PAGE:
• Bend the arm 90 degrees at your elbow. 
  • With your palm facing forward, move the palm from side to side. 

Another ideal hand signal you can use to acknowledge fellow road users is the thanks sign: 

  • Extend your non-dominant arm away from your body. 
  • Bend it just slightly at your elbow – the angle created should be bigger than 90 degrees 
  • Give the road user a thumbs-up sign. 

11. Salute 

In most countries, cyclists will salute each other as they pass by. Much like acknowledging other road users when they give you the right of way, saluting each other helps create a more friendly environment. 

Various cyclist hand signals are acceptable for the salute. However, the most common signal is described below: 

  • Lift your non-dominant hand of the handlebar. 
  • Keeping the elbow just in front of your stomach, bend your hand up such that the palm faces forward. 
  • Hold the hand up for a couple of seconds. 

Note: This signal works best for the oncoming cyclists – they are the only ones who can see the palm facing forward. 

An Alternative signal for oncoming riders is a nod and a smile – when using this signal, try to maintain eye contact with the rider you are saluting. For riders on the same side of the road, simply say “hello” when passing by. 

12. Pay Attention 

In group riding, it is not uncommon for the trailing riders to get too close to the rider in front. You should let these riders know that they need to stay further back and pay attention to bicycle road rules. To encourage trailing cyclists to maintain a safe riding distance, you will need to follow the steps below:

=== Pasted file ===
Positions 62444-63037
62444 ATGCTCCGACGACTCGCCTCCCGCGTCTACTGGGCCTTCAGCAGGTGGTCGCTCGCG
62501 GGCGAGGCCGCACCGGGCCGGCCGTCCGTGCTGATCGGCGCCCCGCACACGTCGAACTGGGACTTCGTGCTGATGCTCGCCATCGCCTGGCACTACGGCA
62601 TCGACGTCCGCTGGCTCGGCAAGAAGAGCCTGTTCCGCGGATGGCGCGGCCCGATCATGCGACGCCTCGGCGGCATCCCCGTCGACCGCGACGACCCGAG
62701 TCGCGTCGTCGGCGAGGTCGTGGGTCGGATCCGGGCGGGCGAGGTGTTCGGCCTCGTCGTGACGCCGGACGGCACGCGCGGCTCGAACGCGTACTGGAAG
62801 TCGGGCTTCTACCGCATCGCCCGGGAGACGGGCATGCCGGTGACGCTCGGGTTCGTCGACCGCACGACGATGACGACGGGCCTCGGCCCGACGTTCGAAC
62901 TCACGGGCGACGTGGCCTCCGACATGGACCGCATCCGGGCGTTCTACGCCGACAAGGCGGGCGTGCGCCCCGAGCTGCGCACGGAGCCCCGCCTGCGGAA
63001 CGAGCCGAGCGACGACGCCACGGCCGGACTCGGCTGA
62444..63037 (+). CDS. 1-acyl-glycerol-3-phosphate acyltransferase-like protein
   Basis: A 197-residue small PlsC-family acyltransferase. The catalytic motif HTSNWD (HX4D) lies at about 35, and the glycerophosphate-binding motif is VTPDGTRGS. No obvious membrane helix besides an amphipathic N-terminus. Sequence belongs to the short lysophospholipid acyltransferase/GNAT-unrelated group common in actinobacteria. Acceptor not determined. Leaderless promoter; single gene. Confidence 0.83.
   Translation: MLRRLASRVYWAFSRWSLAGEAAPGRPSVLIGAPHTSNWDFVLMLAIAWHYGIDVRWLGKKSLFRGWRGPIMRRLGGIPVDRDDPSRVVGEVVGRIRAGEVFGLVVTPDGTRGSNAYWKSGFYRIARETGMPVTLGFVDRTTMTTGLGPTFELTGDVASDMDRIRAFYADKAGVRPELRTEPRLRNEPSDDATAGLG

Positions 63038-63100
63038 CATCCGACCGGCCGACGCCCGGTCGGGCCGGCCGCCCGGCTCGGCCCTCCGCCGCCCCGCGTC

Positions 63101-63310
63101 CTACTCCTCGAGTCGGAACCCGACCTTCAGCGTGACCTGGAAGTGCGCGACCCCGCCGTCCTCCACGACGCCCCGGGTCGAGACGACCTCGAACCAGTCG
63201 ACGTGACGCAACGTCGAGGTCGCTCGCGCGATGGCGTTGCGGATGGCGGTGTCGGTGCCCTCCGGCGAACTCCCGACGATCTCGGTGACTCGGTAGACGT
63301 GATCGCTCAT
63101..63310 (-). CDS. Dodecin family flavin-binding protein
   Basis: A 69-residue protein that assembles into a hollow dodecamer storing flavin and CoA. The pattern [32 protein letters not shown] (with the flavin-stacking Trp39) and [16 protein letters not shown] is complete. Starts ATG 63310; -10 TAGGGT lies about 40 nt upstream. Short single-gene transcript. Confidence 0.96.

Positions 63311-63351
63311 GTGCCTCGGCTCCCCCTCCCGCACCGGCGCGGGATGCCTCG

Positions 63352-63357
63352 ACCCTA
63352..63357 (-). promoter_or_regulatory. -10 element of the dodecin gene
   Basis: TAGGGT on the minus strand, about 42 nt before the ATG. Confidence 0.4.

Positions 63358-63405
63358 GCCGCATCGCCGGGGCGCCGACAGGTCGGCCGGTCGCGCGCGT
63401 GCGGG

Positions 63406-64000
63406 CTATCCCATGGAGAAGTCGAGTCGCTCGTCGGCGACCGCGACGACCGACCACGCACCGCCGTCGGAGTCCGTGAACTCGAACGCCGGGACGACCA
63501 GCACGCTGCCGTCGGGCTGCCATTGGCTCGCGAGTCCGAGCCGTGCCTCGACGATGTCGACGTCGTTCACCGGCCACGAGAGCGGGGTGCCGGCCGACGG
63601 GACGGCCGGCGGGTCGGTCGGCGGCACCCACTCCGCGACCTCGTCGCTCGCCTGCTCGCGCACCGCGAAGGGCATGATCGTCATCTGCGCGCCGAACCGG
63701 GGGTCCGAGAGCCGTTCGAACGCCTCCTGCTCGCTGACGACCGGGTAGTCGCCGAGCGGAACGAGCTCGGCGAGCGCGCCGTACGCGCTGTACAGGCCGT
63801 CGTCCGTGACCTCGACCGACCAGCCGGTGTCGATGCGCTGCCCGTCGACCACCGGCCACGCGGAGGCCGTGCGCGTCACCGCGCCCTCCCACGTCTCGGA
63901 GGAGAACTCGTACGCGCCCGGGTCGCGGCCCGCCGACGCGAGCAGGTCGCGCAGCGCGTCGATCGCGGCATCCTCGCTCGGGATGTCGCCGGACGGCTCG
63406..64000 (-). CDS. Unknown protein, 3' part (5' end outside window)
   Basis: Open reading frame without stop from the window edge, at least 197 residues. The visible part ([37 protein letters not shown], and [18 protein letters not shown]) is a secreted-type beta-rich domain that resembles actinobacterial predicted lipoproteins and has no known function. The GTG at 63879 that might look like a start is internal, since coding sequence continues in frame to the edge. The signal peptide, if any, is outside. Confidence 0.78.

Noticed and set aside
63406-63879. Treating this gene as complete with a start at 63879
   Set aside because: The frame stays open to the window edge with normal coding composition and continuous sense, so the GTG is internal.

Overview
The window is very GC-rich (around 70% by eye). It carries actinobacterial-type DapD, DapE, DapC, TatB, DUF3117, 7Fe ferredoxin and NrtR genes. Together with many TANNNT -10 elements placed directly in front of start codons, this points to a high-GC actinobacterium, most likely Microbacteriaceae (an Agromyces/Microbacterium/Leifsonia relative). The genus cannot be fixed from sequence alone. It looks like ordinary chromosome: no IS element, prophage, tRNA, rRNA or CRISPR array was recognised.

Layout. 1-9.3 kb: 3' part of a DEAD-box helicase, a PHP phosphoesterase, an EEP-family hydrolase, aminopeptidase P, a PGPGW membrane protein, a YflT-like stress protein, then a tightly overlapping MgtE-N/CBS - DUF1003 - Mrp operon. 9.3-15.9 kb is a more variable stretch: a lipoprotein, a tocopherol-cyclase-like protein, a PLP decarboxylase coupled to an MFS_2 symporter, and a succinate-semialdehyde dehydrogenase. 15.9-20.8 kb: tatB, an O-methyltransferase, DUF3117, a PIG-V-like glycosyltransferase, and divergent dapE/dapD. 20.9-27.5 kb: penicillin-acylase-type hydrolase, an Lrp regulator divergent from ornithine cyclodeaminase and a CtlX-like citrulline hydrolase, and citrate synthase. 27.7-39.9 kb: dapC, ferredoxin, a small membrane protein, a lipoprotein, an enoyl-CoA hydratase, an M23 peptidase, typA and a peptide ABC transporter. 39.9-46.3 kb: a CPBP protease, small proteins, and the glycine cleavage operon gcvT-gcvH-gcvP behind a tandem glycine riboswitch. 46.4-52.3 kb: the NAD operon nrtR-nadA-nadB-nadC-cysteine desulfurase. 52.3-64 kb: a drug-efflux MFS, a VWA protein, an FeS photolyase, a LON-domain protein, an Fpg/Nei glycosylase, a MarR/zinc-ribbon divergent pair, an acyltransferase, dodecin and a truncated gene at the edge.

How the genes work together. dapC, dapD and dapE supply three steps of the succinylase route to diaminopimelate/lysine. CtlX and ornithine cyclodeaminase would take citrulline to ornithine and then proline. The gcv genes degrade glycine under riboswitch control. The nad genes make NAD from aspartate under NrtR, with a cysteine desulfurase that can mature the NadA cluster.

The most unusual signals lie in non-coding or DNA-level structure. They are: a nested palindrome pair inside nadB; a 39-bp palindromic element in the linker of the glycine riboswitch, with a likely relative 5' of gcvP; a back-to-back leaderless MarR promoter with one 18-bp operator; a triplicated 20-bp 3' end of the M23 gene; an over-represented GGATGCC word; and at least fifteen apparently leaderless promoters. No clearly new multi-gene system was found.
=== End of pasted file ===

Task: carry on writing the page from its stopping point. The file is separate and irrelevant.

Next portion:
• Detach the right arm from your raised handlebar
  • Bring the arm behind your back and bend it in a way that allows you to touch your bum.
  • Pat your butt for up to 5 times. 

Globo Surf Overview 

Biking inherently requires sharing the road with both vehicles and fellow cyclists. To improve your safety and the safety of other road users, you need to have an effective way to communicate. Cycling hand signals are one of the best ways of communication. 

In this guide, we have discussed, the most important cyclist hand signals. Practicing using the right signal for the right situation will help you avoid confusing other road users.

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Globo Surf
My name is David Hamburg. I am an avid water sports fan who enjoys paddle boarding, surfing, scuba diving, and kite surfing. Anything with a board or chance I can get in the water I love! I am such a big fan I decided to start this website to review all my favorite products and some others. Hope you enjoy!